PLoS ONE 07/2013; 8(7):e67706. DOI:10.1371/journal.pone.0067706
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    ABSTRACT: Cortical maturation was studied in 65 infants between 27 and 46 wk postconception using structural and diffusion magnetic resonance imaging. Alterations in neural structure and complexity were inferred from changes in mean diffusivity and fractional anisotropy, analyzed by sampling regions of interest and also by a unique whole-cortex mapping approach. Mean diffusivity was higher in gyri than sulci and in frontal compared with occipital lobes, decreasing consistently throughout the study period. Fractional anisotropy declined until 38 wk, with initial values and rates of change higher in gyri, frontal and temporal poles, and parietal cortex; and lower in sulcal, perirolandic, and medial occipital cortex. Neuroanatomical studies and experimental diffusion-anatomic correlations strongly suggested the interpretation that cellular and synaptic complexity and density increased steadily throughout the period, whereas elongation and branching of dendrites orthogonal to cortical columns was later and faster in higher-order association cortex, proceeding rapidly before becoming undetectable after 38 wk. The rate of microstructural maturation correlated locally with cortical growth, and predicted higher neurodevelopmental test scores at 2 y of age. Cortical microstructural development was reduced in a dose-dependent fashion by longer premature exposure to the extrauterine environment, and preterm infants at term-corrected age possessed less mature cortex than term-born infants. The results are compatible with predictions of the tension theory of cortical growth and show that rapidly developing cortical microstructure is vulnerable to the effects of premature birth, suggesting a mechanism for the adverse effects of preterm delivery on cognitive function. Link https://kclpure.kcl.ac.uk/portal/files/7917360/PNAS_2013_Ball_1301652110_earlyEdition.pdf
    Proceedings of the National Academy of Sciences 05/2013; DOI:10.1073/pnas.1301652110
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    ABSTRACT: Xenon, a monoatomic gas with very high tissue solubility, is a non-competitive inhibitor of N-methyl-D-aspartate (NMDA) glutamate receptor, has antiapoptotic effects and is neuroprotective following hypoxic ischaemic injury in animals. Xenon may be expected to have anticonvulsant effects through glutamate receptor blockade, but this has not previously been demonstrated clinically. We examined seizure activity on the real time and amplitude integrated EEG records of 14 full-term infants with perinatal asphyxial encephalopathy treated within 12 h of birth with 30% inhaled xenon for 24 h combined with 72 h of moderate systemic hypothermia. Seizures were identified on 5 of 14 infants. Seizures stopped during xenon therapy but recurred within a few minutes of withdrawing xenon and stopped again after xenon was restarted. Our data show that subanaesthetic levels of xenon may have an anticonvulsant effect. Inhaled xenon may be a valuable new therapy in this hard-to-treat population.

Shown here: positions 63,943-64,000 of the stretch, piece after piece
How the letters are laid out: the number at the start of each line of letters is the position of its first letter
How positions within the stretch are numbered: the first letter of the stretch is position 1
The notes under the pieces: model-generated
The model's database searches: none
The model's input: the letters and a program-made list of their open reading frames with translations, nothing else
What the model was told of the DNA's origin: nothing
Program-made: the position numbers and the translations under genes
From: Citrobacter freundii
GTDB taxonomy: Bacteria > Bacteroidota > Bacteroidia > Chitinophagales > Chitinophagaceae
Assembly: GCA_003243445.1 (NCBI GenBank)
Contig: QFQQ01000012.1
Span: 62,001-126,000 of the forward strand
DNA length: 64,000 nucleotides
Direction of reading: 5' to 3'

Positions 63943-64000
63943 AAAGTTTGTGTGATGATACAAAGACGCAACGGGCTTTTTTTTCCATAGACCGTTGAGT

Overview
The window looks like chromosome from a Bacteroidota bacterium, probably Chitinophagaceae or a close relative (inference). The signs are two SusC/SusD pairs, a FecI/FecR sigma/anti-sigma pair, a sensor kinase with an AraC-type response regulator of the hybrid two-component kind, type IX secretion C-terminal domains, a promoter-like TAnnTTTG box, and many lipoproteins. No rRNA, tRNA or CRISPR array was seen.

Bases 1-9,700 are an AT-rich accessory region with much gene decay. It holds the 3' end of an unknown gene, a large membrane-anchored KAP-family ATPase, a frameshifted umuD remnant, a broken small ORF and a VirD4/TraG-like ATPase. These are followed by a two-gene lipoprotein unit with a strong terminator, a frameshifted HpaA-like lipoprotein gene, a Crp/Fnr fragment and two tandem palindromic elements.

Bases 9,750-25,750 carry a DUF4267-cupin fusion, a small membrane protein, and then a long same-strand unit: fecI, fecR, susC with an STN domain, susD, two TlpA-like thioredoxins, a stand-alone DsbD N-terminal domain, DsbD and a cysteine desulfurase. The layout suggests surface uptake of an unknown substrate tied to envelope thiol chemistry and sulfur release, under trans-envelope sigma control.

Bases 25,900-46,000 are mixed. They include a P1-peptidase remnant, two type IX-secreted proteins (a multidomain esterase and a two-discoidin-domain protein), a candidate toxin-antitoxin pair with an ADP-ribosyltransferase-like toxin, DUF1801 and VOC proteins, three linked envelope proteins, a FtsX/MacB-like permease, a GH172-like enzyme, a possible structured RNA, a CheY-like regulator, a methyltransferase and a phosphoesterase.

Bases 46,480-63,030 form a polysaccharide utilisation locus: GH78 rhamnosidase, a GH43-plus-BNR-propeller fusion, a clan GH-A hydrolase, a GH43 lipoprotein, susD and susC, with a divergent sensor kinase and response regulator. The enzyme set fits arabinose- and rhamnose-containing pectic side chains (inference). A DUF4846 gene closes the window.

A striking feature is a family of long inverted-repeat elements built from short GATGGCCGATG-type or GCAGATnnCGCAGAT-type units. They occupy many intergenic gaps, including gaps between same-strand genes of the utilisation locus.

Archives of Disease in Childhood - Fetal and Neonatal Edition 04/2013; 98(5). DOI:10.1136/archdischild-2013-303786
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    ABSTRACT: Cerebral white-matter injury is common in preterm-born infants and is associated with neurocognitive impairments. Identifying the pattern of connectivity changes in the brain following premature birth may provide a more comprehensive understanding of the neurobiology underlying these impairments. Here, we characterize whole-brain, macrostructural connectivity following preterm delivery and explore the influence of age and prematurity using a data-driven, nonsubjective analysis of diffusion magnetic resonance imaging data. T1- and T2-weighted and -diffusion MRI were obtained between 11 and 31 months postconceptional age in 49 infants, born between 25 and 35 weeks postconception. An optimized processing pipeline, combining anatomical, and tissue segmentations with probabilistic diffusion tractography, was used to map mean tract anisotropy. White-matter tracts where connection strength was related to age of delivery or imaging were identified using sparse-penalized regression and stability selection. Older children had stronger connections in tracts predominantly involving frontal lobe structures. Increasing prematurity at birth was related to widespread reductions in connection strength in tracts involving all cortical lobes and several subcortical structures. This nonsubjective approach to mapping whole-brain connectivity detected hypothesized changes in the strength of intracerebral connections during development and widespread reductions in connectivity strength associated with premature birth.